Before the Flood Blog
“I was vilified on the editorial pages of the Wall Street Journal, on Fox news that I was a fraud. I was being attacked by Congressmen, I had death threats (…) I had threats made against my family. (…) These folks know they don’t have to win legitimate scientific debates, they just have to divide the public and all of that hatred and fear is, in fact, organized and funded by a few players.”
– Michael E. Mann in the documentary “Before the Flood” on what happened after he and his colleagues published their study about the abrupt warming of the world’s climate, the so-called Hockey Stick Controversy, in 1998.
Dividing the public on an issue that 97 percent of climate scientists agree on seems like an unnecessary task to begin with. However, “Before the Flood” shows a detailed network of fossil fuel companies in the United States that financially support different institutes and high-level politicians to effectively discredit climate change science.
Assuming that this misinformation campaign is mainly an American problem, I started researching climate deniers in Germany, expecting not to find many. I was wrong:
A study of the German Federal Environmental Agency has named the “European Institute for Climate and Energy” (EIKE), Fritz Vahrenholt, Sebastian Lüning and a few other individuals as climate change deniers in Germany. Vahrenholt and Lüning have written a book titled; “The Cold Sun. Why the Climate Catastrophe does not come to pass”, in which they question basic findings of climate science.
I decided to take a look at the website of the “European Institute of Climate and Energy” (EIKE) myself. Their header reads: “It is not the climate in danger, but our freedom! Environmental protection: Yes! Climate Protection: No”, which already sounds like a lot of cherry picking to me.
In 2010, the spokesperson of EIKE said that the institute does not need climate scientists since there is no scientific proof that CO2 heats up the atmosphere. This says a lot about the calibre of “scientific” articles published on the website.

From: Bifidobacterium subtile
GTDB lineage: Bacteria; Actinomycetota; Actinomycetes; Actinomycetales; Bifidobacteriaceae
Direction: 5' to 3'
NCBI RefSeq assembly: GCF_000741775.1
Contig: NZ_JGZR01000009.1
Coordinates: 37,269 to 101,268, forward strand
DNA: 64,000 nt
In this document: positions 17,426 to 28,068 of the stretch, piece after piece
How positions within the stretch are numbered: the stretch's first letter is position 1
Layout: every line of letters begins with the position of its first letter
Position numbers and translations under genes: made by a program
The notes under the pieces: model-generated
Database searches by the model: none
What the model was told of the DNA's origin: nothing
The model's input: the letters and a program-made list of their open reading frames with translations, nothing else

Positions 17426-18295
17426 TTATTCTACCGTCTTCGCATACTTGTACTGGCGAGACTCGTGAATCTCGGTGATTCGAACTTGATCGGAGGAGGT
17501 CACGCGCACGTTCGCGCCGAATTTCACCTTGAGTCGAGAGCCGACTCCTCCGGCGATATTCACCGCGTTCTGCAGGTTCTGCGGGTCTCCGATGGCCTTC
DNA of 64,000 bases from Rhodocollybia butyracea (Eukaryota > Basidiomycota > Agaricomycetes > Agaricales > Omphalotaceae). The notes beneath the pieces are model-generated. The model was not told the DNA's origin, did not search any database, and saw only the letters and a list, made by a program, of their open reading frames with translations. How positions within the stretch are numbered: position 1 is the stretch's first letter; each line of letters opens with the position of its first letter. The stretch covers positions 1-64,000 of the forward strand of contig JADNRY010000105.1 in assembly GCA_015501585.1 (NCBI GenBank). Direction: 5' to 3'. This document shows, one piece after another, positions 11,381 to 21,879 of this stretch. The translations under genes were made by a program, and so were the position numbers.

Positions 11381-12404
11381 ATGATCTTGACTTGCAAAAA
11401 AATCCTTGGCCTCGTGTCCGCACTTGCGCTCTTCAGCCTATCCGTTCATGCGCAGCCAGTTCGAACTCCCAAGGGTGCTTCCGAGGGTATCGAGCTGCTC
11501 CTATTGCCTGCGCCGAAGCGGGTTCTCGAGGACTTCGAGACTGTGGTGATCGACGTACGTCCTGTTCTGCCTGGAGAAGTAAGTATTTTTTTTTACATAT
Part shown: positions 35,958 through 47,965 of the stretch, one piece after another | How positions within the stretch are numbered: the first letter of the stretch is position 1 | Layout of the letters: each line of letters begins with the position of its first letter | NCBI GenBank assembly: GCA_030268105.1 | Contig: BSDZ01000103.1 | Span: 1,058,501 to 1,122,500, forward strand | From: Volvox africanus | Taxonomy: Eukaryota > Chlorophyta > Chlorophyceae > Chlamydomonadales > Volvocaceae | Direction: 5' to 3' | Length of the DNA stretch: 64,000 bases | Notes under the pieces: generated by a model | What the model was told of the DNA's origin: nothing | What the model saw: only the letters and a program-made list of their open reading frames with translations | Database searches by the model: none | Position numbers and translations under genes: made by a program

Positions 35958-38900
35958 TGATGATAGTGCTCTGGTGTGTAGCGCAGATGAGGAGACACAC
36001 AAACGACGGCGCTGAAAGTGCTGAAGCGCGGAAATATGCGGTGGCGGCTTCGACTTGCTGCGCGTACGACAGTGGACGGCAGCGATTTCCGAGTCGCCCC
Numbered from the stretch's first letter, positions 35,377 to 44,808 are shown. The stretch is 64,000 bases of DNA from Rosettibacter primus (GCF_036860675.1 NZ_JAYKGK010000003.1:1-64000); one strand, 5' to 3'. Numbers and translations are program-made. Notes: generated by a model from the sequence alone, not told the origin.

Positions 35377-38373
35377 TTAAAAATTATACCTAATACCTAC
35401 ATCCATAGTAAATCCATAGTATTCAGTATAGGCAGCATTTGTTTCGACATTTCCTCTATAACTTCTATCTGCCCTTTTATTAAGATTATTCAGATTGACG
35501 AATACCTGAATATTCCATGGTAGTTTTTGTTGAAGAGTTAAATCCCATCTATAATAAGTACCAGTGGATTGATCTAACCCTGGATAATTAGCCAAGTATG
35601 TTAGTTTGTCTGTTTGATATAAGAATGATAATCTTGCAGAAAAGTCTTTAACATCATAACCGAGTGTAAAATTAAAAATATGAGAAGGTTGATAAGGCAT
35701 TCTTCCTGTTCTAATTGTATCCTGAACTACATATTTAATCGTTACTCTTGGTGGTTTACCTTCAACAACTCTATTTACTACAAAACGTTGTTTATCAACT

According to their website, EIKE was founded to battle the ‘debate of fear’ surrounding climate change, influenced by German media, politicians, and institutes, who they believe use factually flawed information and follow a certain ideology. The goals of EIKE, as stated by their website, are the creation of a public forum for climate and energy facts, the organization of conferences, and the publication of climate science “specifically from EIKE-members”.
The institute describes itself as independent from party affiliations and committed to environmental protection and the economic use of resources. They are a registered non-profit organization and receive funding through member contributions and donations. In Germany, however, those donations do not have to be published, so it is not known who donates money to the institute.
The president of EIKE, Dr. Holger Thuss, is also the Co-Founder and Executive Director of CFACT Europe – the European branch of the Committee for a Constructive Tomorrow (CFACT). This U.S. organization is known for being financed by big automobile and oil companies in the United States. Furthermore, Ph.D. H. Sterling Burnett also sits on the board of CFACT, while is also a member of The Heartland Institute, which is named in “Before the Flood” as one of the organizations founded by the Koch brothers – one of the largest family-owned fossil fuel companies in the United States – to spread public doubt about climate change.